Tax season is upon us and while the filing deadline is May 1 (April 30, the normal due date, falls on a Sunday in 2023, giving us the extra day), now is the perfect time to start organizing all those tax slips and receipts you’ll need to file your 2022 return including receipts for any medical expenses you paid that were not covered by your group or private health insurance plan.
Medical expenses are eligible for both federal and provincial/territorial non-refundable tax credits. For your 2022 return, the medical expense tax credit (METC) is available provided your family’s total medical expenses exceed a minimum threshold equal to the lesser of three per cent of your net income or $2,479 (for 2022). You can also claim a provincial/territorial credit, with the minimum income thresholds varying by province/territory.
Under the Income Tax Act, you can claim a METC for expenses you paid for yourself, your spouse or partner, and your kids under age 18. This is claimed on line 33099 of the 2022 personal tax return. You may, however, also be able to claim medical expenses for other relatives if they depended on you for support in 2022. These expenses go on line 33199.
Eligible dependants include adult (grand)children, (grand)parents, brothers, sisters, uncles, aunts, nephews or nieces provided they were residents of Canada at any time in the year. In the case of relatives’ medical expenses, only expenses above the three-per-cent net income test (or maximum threshold) of that relative’s 2022 net income qualify.
For couples, married or common-law, it’s often suggested that all the family’s medical expenses be pooled together and claimed on one spouse’s or partner’s tax return, so that the minimum threshold need only be reached once. Furthermore, if spouses or partners have disparate net incomes, unless they both earn more than $82,633, the lower-income spouse or partner should claim all the family’s expenses, since their threshold income would be lower.
But readers may not realize that the ability for one spouse or partner to claim the METC for expenses that the other paid is purely an administrative concession by the Canada Revenue Agency and is not actually based in law. Unlike the rule for charitable donations, which was amended in 2016 to explicitly allow a spouse or partner to claim charitable donations made by the other spouse or partner, no such rule technically exists for medical expenses paid by the other spouse when it comes to the METC. This quirk in the tax law was the subject of a tax case decided last month.
The case involved a taxpayer who claimed the METC on his 2018 tax return for $20,675 of medical expenses for his wife’s mother who resides at a long-term care facility in southwestern Ontario. She has osteoporosis and requires assistance in all daily functions, including the use of a wheelchair.
In late 2019, the CRA reassessed the taxpayer’s 2018 tax return, disallowing all the medical expenses he had claimed for his mother-in-law. It later allowed $607 of those expenses and denied the balance. The taxpayer objected and took the matter to Tax Court.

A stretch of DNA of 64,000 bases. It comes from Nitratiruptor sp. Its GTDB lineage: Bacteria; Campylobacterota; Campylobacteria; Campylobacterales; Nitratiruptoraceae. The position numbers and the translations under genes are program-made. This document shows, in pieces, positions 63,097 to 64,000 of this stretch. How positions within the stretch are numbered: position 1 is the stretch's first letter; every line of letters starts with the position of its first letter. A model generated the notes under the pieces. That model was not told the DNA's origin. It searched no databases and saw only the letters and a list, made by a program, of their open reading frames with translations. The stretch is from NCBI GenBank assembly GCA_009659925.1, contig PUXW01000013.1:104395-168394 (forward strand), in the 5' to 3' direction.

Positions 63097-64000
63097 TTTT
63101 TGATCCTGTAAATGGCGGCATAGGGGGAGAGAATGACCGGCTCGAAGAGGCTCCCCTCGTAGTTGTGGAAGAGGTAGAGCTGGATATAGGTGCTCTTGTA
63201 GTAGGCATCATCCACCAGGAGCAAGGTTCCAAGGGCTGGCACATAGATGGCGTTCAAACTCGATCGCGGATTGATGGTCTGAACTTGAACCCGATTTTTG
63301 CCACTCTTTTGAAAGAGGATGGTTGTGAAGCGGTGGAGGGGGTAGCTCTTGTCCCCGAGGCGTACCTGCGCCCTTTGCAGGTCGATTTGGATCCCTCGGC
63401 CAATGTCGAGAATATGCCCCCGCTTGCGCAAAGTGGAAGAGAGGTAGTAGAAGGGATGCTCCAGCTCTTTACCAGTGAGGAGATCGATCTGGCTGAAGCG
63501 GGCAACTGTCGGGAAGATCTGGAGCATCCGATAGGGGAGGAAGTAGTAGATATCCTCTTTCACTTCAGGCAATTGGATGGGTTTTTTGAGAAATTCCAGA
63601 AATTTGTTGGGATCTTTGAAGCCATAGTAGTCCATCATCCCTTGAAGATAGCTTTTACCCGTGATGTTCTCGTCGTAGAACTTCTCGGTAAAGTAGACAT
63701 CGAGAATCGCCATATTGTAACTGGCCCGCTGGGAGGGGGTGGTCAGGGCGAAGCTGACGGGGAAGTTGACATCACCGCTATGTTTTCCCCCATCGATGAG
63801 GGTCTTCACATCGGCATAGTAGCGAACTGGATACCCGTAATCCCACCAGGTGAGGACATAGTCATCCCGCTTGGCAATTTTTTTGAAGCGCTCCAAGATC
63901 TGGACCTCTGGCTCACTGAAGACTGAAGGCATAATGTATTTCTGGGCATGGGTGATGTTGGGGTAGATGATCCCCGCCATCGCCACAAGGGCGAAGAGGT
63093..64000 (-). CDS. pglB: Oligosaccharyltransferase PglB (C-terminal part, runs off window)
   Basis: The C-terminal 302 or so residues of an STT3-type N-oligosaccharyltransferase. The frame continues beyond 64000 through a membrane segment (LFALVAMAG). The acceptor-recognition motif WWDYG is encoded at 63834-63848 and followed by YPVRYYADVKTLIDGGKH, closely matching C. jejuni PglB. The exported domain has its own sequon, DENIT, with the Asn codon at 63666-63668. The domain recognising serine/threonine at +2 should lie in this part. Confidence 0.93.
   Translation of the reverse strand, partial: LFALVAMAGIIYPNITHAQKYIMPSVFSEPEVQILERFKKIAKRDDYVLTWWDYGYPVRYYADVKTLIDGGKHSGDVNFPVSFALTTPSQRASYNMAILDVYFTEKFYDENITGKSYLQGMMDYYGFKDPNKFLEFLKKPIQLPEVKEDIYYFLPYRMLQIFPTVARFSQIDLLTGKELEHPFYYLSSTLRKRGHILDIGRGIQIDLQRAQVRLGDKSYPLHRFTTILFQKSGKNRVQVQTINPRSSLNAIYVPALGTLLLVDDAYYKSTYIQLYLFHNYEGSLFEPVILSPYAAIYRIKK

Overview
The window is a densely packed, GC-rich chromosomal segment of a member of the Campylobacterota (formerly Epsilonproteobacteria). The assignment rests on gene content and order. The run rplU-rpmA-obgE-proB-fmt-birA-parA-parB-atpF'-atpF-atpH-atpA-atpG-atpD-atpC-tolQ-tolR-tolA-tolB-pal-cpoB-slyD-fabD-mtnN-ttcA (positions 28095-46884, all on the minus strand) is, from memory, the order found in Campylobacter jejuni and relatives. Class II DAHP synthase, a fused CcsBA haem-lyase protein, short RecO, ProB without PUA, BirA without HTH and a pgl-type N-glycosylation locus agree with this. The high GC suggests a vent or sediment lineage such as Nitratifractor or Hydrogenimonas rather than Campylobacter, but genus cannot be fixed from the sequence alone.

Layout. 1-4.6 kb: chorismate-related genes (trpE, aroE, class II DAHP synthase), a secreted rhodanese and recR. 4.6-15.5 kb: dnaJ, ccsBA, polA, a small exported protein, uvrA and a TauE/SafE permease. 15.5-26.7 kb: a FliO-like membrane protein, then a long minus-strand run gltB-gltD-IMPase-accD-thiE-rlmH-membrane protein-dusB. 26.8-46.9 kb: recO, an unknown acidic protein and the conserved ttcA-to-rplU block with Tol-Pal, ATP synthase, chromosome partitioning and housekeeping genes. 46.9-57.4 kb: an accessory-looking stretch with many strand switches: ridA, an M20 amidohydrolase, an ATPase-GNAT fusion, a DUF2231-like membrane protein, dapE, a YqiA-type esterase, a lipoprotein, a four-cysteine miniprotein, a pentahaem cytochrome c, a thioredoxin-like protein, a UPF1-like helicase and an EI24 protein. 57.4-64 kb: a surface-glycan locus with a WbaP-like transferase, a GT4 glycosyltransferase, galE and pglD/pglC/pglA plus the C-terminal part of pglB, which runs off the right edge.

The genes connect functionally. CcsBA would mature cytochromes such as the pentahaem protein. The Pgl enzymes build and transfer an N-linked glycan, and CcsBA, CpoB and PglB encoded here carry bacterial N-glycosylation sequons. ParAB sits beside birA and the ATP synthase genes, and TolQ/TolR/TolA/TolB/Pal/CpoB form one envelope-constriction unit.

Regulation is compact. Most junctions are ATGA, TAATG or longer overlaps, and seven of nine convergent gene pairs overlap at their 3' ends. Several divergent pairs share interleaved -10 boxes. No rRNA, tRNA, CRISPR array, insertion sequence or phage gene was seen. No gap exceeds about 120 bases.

At the trial, both the taxpayer and the CRA agreed that all the necessary conditions to allow the taxpayer’s METC were satisfied save one: whether the taxpayer actually paid the medical expenses himself. Nearly all the medical expenses of the taxpayer’s mother-in-law were paid by the taxpayer’s spouse from a joint bank account held by his spouse and his spouse’s mother.
The taxpayer argued that since his spouse had authority over the joint bank account, any medical expenses paid by his spouse from that account should meet the definition of “paid by the individual” for purposes of claiming the METC. The taxpayer maintained that it shouldn’t matter whether the expense was paid by him or his spouse.
The CRA disagreed, pointing to the specific words in the Income Tax Act that require the taxpayer, himself, to have paid the expenses claimed for a relative. The CRA said these expenses “were paid from a bank account over which the (taxpayer) had no authority, ownership or other right.”
The complicating factor in this case, and perhaps the reason why the CRA chose not to follow its longstanding administrative practice of allowing a spouse to claim the METC for medical expenses paid by the other spouse, may have to do with the specific unique facts of this case.
By way of background, a decision was made in 2010 to centralize all the taxpayer’s mother-in-law’s income and banking operations in one single account. Because of the mother-in-law’s health conditions, her financial institution suggested that a joint account be opened under the names of the taxpayer’s wife and mother-in-law. The benefit of this was to allow deposits and withdrawals by each of the joint account holders without requiring a power of attorney to do so, or requiring co-signatures.
Once the joint account was opened, all the mother-in-law’s funds were transferred to that account and any income she received was deposited there. From that account, pre-authorized debits were set up to allow her long-term care facility and her pharmacy to receive monthly payments directly.
The evidence showed the mother-in-law’s income in 2018 totalled $19,054 while her expenses for the care home and pharmacy totalled $19,618. As the judge noted, “more than 97 per cent of the medical expenses paid from the joint account were covered by (the mother-in-law’s) deposits made that year to the account.”
The judge, therefore, concluded that the taxpayer did not, either directly or even indirectly, pay for his mother-in-law’s medical expenses, and thus upheld the CRA’s decision to, at least in this case, follow the strict letter of the law, thereby denying the taxpayer’s claim for the METC.